Notably, the embodiments of FIGS. 28A-28D (as well as the embodiments wherein barriers 48 extend into insulation region or non-conductive region 24) may be employed in conjunction with any of the embodiment described and/or illustrated herein. (For example, FIGS. 13, 15, 17 and/or 18). For the sake of brevity, such discussions will not be repeated.

As such, the above embodiments of the present inventions are merely exemplary embodiments. They are not intended to be exhaustive or to limit the inventions to the precise forms, techniques, materials and/or configurations disclosed. Many modifications and variations are possible in light of the above teaching. It is to be understood that other embodiments may be utilized and operational changes may be made without departing from the scope of the present inventions. As such, the foregoing description of the exemplary embodiments of the inventions has been presented for the purposes of illustration and description. Many modifications and variations are possible in light of the above teaching. It is intended that the scope of the inventions not be limited solely to the description above.

Further, although exemplary embodiments and/or processes have been described above according to a particular order, that order should not be interpreted as limiting but is merely exemplary. Moreover, implementing and/or including certain processes and/or materials may be unnecessary and/or may be omitted. For example, material 54 may be eliminated before deposition, growth and/or formation of bit line 32 and/or source line 30 (i.e., in those embodiments where the source lines are connected to associated source regions of transistors of associated memory cells by way of the same or similar material and manner as described above with respect to bit lines 32).

Notably, electrically floating body transistor 14 of memory cell 12 may be a symmetrical or non-symmetrical device. Where transistor 14 is symmetrical, the source and drain regions are essentially interchangeable. However, where transistor 14 is a non-symmetrical device, the source or drain regions of transistor 14 have different electrical, physical, doping concentration and/or doping profile characteristics. As such, the source or drain regions of a non-symmetrical device are typically not interchangeable. This notwithstanding, the drain region of the electrically floating N-channel transistor of the memory cell (whether the source and drain regions are interchangeable or not) is that region of the transistor that is connected to the bit line which is coupled to data sense circuitry (for example, a sense amplifier and/or an analog-to-digital converter).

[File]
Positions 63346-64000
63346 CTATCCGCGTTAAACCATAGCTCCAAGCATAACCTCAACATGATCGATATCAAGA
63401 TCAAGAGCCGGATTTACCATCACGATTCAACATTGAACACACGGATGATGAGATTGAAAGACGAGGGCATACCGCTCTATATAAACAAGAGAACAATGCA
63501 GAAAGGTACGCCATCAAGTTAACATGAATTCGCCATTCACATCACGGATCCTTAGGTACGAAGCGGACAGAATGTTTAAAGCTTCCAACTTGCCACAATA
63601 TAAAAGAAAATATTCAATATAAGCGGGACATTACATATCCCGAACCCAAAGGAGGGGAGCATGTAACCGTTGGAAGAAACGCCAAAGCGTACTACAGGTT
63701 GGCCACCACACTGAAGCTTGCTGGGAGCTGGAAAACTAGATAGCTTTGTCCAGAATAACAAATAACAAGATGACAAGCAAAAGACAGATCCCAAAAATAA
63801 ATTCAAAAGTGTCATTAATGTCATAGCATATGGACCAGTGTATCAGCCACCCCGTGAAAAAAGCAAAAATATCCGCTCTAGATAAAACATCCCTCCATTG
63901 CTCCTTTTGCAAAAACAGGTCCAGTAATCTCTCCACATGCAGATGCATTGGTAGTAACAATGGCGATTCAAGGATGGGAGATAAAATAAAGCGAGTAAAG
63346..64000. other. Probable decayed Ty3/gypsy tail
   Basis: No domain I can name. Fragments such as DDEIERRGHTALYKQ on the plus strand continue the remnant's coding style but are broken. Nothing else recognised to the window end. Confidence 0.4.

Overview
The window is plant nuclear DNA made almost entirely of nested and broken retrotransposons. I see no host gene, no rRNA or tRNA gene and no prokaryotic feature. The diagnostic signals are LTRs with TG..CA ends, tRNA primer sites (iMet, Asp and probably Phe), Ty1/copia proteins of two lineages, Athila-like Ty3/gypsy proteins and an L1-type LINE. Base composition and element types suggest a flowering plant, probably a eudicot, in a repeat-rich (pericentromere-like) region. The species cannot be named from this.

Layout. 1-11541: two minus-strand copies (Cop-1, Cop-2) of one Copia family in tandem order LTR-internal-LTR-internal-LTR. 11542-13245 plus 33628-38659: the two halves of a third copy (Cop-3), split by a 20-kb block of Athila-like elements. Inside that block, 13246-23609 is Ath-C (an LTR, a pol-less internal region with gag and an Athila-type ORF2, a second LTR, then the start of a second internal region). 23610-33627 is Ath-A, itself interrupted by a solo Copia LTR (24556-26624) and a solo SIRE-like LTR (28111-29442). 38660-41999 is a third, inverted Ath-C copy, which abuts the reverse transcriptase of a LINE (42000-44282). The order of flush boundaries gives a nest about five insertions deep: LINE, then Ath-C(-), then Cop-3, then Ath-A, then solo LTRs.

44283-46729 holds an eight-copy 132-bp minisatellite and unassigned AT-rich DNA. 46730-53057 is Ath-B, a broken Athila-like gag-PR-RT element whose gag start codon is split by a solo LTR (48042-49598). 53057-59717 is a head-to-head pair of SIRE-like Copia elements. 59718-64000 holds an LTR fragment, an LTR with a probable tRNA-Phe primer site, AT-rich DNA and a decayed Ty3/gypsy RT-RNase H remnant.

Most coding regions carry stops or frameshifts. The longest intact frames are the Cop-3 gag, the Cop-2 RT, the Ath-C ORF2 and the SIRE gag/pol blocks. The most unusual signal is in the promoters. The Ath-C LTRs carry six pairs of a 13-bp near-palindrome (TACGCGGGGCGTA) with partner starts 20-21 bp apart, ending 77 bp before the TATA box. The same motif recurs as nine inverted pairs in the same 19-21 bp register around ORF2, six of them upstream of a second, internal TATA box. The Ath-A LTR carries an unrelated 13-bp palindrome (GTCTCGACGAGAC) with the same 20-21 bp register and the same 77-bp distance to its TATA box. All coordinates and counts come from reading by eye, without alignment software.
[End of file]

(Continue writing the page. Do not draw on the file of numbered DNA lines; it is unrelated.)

The term “depositing” and other forms thereof (i.e., deposit, deposition and/or deposited) in the claims, means, among other things, depositing, creating, forming and/or growing a material (for example, a layer of material). Further, in the claims, the term “etching” and other forms thereof (i.e., etch and/or etched) in the claims, means, among other things, etching, removing and/or patterning a material (for example, all or a portion of a layer of material). In addition, the term “forming” and other forms thereof (i.e., form, formation and/or formed) in the claims means, among other things, fabricating, creating, depositing, implanting, manufacturing and/or growing a region (for example, in a material or a layer of a material).

Claims (18)

What is claimed is:
1. An integrated circuit comprising:
a memory cell array including a plurality of memory cells arranged in a matrix of rows and columns, wherein each memory cell comprises:
a transistor having a gate, a gate dielectric, and source, drain, and body regions, wherein: (i) the body region is electrically floating; and (ii) the source region is a portion of a common source region that is shared between transistors of adjacent memory cells;
a first plurality of barriers, wherein the common source region of transistors of adjacent memory cells is formed with an associated barrier disposed therein to form a discontinuity between separate portions of the common source region such that a first portion of the common source region forming the source region of a respective transistor is separated from a second portion of the common source region forming the source region of a respective adjacent transistor, wherein the associated barrier includes one or more electrical characteristics that are different from one or more corresponding electrical characteristics of the common source region, wherein the associated barrier and the common source region are disposed over and directly coupled to a common base region; and
a plurality of electrical contacts, wherein at least one electrical contact is electrically and directly coupled to separate portions of an associated common source region and its associated barrier which is disposed therein.